It was spring break 2014, and Pam Turgeon was lounging poolside with her daughter, Shadia, in Scottsdale, Arizona. As her kids splashed around in the sun, Shadia scrolled through her phone.
“Mom,” she said. “You’re not going to believe this.”
Pam looked up. “What?”
It seemed impossible. Ryan Turgeon had recently started a new contract as an instructor at a drilling school in Torremolinos, a city in the province of Malaga, Spain. He’d been working in the oil industry as a cyber driller since he’d graduated from high school in 2001, and was dispatched to work on tanker ships around the world. He’d typically work a 30-day “hitch” followed by a 30-day break at home in Leduc, Alberta and later Kelowna, B.C.
Dense bursts of work followed cathartic weeks of time off. Ryan would come home in a hail of celebration, arms loaded with souvenirs for his nieces. He’d enjoy long stretches of nights out with friends, and could often be found behind the turntables at parties as a hobbyist DJ. It was always a happy reunion when he came home, and he was rarely out of touch with his family while out on the rigs.
They knew him as an affectionate, happy person who would go out of his way to lend a hand to anyone who needed it.
In recent weeks, though, Shadia found it odd that she hadn’t heard from him after sending her brother a care package for his birthday. And now the drilling school had lost track of him. They emailed her to say that he seemed out of sorts when he arrived in the classroom one Monday morning, so his workmates sent him home, telling him to take the day off.
“Nobody saw him after that,” his mother says.
Pam left Scottsdale for Vancouver, then Spain the next day. Working with local police, she eventually found her son on his 31st birthday at a mental institution, heavily medicated on drugs he didn’t recognize because he couldn’t understand Spanish, and neither could she.
Ryan couldn’t remember how he’d gotten there. But according to authorities, he’d been pulled out of the Mediterranean Sea.
He’d experienced a mania, as far as anyone knew, the first such episode of his life.
‘We just want you to get better’
Once home in Kelowna, B.C., doctors diagnosed him with Bipolar 1, a bipolar spectrum disorder characterized by the occurring of at least one manic episode featuring racing thoughts, accelerated speech, and a lack of impulse control.
All of this was new. Mental illness was never previously part of Ryan’s life as he experienced it, but doctors suggested it might have started manifesting when he was a teenager. They prescribed him a host of medications to manage his new diagnosis, including antidepressants, antipsychotics, anti-anxiety medications, and mood stabilizers.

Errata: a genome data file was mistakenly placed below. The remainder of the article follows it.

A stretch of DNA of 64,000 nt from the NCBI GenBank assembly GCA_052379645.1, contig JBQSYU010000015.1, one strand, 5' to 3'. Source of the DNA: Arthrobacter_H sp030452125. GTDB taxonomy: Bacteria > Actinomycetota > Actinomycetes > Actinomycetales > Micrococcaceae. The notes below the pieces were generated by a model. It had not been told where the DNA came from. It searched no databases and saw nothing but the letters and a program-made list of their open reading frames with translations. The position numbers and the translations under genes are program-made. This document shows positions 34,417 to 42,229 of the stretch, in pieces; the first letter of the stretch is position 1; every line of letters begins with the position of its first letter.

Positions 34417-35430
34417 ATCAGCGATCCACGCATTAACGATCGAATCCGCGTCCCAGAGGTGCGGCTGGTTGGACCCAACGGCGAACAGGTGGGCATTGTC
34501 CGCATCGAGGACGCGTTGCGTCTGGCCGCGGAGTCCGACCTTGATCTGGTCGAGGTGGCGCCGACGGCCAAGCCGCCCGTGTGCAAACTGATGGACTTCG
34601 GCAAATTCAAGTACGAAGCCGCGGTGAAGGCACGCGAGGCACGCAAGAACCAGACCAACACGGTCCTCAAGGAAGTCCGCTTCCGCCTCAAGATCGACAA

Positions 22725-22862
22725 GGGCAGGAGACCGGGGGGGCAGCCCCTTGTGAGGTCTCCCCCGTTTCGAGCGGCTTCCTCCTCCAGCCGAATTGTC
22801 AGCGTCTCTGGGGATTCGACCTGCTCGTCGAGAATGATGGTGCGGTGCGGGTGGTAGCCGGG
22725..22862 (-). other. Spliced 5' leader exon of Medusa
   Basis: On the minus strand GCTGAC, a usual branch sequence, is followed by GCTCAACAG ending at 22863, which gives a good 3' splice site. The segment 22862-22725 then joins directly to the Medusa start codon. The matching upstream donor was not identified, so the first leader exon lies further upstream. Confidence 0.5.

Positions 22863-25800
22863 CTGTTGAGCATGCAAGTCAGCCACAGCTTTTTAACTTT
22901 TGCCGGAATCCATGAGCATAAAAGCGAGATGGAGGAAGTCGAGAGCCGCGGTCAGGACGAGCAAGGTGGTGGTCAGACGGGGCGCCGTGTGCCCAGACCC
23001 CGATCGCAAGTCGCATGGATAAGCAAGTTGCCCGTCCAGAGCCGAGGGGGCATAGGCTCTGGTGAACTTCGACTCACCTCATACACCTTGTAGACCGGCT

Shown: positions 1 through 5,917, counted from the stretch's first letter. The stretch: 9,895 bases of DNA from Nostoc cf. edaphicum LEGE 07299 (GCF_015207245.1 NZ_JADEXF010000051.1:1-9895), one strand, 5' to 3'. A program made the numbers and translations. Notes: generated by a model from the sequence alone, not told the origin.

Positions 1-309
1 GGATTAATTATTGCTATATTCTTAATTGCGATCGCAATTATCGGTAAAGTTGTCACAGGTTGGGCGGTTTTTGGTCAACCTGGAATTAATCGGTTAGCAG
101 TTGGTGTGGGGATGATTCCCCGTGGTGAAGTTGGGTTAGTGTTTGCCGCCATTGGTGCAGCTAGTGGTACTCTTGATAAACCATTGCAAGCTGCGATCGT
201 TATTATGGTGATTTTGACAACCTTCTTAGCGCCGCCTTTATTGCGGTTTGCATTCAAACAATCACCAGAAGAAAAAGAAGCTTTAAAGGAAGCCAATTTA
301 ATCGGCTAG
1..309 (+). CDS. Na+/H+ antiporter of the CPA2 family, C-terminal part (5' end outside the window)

Those drugs flattened him out, Pam remembers. His usual vibrancy faded away.
“My son would come upstairs and he’d have no emotion on his face,” she says. “Or his lip would be sagged down from the medication.”
But this was all part of a new plan. Ryan would take time off work to recover, and he’d live in the basement of his parents’ west Kelowna home until he got back on his feet. It wasn’t an ideal arrangement, but Ryan was close to his family and they were there for him. Plus, he was the one who always wanted to make his family happy.
The situation weighed on him. But Ryan’s didn’t need to be cause for shame. Living with a parent is now the most common living arrangement for young adults for the first time on record, according to 2016 research from the Pew Research Center.
It’s a new reality, but it’s not what many people want. “If you don’t have a job and you’re that age, living with your parents — it’s a really big issue, especially in Canadian culture,” Pam says.
“We kept saying, ‘Lookit, we have a big house, it’s no big deal. We just want you to get better. And when you get better, you’ll buy your own place and you’ll be back on your feet.’
“But he couldn’t see past what he’d already lost.”
Ryan struggled with depression throughout the time he was back in his parents’ home. “If it wasn’t the bipolar medication, it was depression because of his situation,” Pam says. “He was depressed because he didn’t have work.” On top of that, his new medications deepened his dark state.
“He would say to me, ‘Every day, Mom, I think of killing myself. I would never do it. But I think about it. Because whatever drugs they’re giving me, this is how I feel,’” Pam says. “And I used to think, how awful would that be in your head every day?”